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Document how React's onChange relates to onInput #3964

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graue opened this issue May 27, 2015 · 17 comments · May be fixed by reactjs/reactjs.org#507
Closed

Document how React's onChange relates to onInput #3964

graue opened this issue May 27, 2015 · 17 comments · May be fixed by reactjs/reactjs.org#507

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@graue
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@graue graue commented May 27, 2015

It would be nice for the Forms doc to be more explicit about the fact that React's onChange supersedes, and should generally be used in place of, the DOM's built-in onInput event. People might be used to using onInput instead for text inputs and textareas, since, with the raw DOM, the change event for these controls doesn't fire until the control loses focus.

@AnSavvides
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@AnSavvides AnSavvides commented Jun 4, 2015

Opened a PR to address this: #4003

AnSavvides added a commit to AnSavvides/react that referenced this issue Jun 7, 2015
graue added a commit that referenced this issue Jun 9, 2015
[#3964] Add note about React's onChange vs. DOM's oninput
graue added a commit that referenced this issue Jun 10, 2015
[#3964] Add note about React's onChange vs. DOM's oninput
@AnSavvides
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@AnSavvides AnSavvides commented Jun 11, 2015

Merged, hurray, we can close this now! 🎉

@graue graue closed this as completed Jun 11, 2015
rocketraman added a commit to ritzyed/ritzy that referenced this issue Aug 27, 2015
The React onChange event "supersedes" the native DOM "onInput" event. See
facebook/react#3964.
@sunyang713
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@sunyang713 sunyang713 commented Feb 8, 2016

wait but why?

@mnpenner
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@mnpenner mnpenner commented May 16, 2016

Yeah...why? I don't understand why React chose to make onChange behave like onInput does. As fas as I can tell, we have no way of getting the old onChange behaviour back. Docs claim it's a "misnomer" but it isn't really, it does fire when there's a change, just not until the input also loses focus.

For validation, sometimes we don't want to show validation errors until they're done typing. Or maybe we just don't want a re-render on every keystroke. Now the only way to do that is with onBlur but now we also need to check that the value has changed manually.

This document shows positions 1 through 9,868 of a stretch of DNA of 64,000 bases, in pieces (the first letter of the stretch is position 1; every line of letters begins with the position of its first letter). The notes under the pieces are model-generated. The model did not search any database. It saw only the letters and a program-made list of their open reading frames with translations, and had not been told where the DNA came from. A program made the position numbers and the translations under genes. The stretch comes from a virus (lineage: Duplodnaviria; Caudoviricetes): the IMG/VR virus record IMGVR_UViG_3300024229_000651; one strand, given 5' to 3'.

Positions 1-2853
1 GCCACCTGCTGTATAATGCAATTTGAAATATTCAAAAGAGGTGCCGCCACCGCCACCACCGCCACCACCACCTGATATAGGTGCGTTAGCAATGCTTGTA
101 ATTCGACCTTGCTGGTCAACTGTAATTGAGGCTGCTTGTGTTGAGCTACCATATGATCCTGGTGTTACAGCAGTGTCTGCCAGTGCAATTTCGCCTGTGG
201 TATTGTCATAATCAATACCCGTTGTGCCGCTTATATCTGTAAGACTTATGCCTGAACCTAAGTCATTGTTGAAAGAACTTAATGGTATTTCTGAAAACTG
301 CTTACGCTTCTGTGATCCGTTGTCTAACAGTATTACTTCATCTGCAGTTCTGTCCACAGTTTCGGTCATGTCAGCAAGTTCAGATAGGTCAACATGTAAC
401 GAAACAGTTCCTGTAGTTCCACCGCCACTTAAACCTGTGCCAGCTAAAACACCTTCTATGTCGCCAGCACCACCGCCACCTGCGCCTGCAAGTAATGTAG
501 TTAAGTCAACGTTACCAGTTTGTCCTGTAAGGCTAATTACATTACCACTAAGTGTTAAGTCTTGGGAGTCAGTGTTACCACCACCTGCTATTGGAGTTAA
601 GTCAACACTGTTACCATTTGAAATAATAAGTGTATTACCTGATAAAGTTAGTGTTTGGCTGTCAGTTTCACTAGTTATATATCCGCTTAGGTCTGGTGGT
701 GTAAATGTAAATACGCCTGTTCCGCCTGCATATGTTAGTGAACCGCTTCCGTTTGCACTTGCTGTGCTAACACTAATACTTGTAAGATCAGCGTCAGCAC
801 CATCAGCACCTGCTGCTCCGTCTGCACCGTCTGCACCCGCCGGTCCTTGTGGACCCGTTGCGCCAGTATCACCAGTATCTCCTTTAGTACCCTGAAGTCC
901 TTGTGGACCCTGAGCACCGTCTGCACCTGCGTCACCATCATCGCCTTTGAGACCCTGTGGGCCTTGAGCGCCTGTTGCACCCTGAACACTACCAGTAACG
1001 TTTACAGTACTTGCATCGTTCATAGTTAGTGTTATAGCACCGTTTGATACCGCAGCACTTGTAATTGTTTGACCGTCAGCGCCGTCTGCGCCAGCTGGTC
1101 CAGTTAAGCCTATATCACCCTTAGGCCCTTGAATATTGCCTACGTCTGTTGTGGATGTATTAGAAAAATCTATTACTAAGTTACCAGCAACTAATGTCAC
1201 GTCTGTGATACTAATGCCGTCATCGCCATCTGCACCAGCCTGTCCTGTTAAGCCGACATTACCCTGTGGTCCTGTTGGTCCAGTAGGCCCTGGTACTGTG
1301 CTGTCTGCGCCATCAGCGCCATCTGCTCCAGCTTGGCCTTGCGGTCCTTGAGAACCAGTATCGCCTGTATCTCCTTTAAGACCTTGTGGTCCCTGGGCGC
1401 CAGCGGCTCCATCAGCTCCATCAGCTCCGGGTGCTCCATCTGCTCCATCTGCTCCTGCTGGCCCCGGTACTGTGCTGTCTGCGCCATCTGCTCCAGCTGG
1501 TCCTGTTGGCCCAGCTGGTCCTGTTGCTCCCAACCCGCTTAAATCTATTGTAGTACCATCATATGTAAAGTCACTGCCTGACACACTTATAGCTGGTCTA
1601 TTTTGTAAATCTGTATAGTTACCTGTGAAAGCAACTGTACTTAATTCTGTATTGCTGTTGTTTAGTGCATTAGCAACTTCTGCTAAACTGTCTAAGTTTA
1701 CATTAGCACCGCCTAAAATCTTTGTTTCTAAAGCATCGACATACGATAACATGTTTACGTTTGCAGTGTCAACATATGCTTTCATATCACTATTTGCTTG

It's not that big of a deal, but it seems to me like React threw away a useful event and deviated from standard behaviour when there was already an event that does this.

@evpozdniakov
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@evpozdniakov evpozdniakov commented May 23, 2016

Agree with mnpenner.

With onChange fireing on every keystroke, my redux store changes simultaneously. To avoid that, I have to use onBlur.

Finally, we have two events - onInput and onChange - which work same manner.

@piotr-cz
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@piotr-cz piotr-cz commented Dec 2, 2016

Besides there is no easy workaround to replicate such behaviour for the <input type="range" /> element.

Native events behave such way that moving the slider around triggers an onInput event and releasing it triggers onChange.

@bcherny
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@bcherny bcherny commented Aug 31, 2017

Another note: Autofill events (at least on Chrome/OSX) trigger onInput, but not onChange! So if I want to capture a change event to an input that might be filled using Chrome's autofill feature, I need to bind to both onInput (to detect keystrokes and autofill) and onChange (to placate React [1]).

[1]

Warning: Failed form propType: You provided a value prop to a form field without an onChange handler. This will render a read-only field. If the field should be mutable use defaultValue. Otherwise, set either onChange or readOnly. Check the render method of StatelessComponent.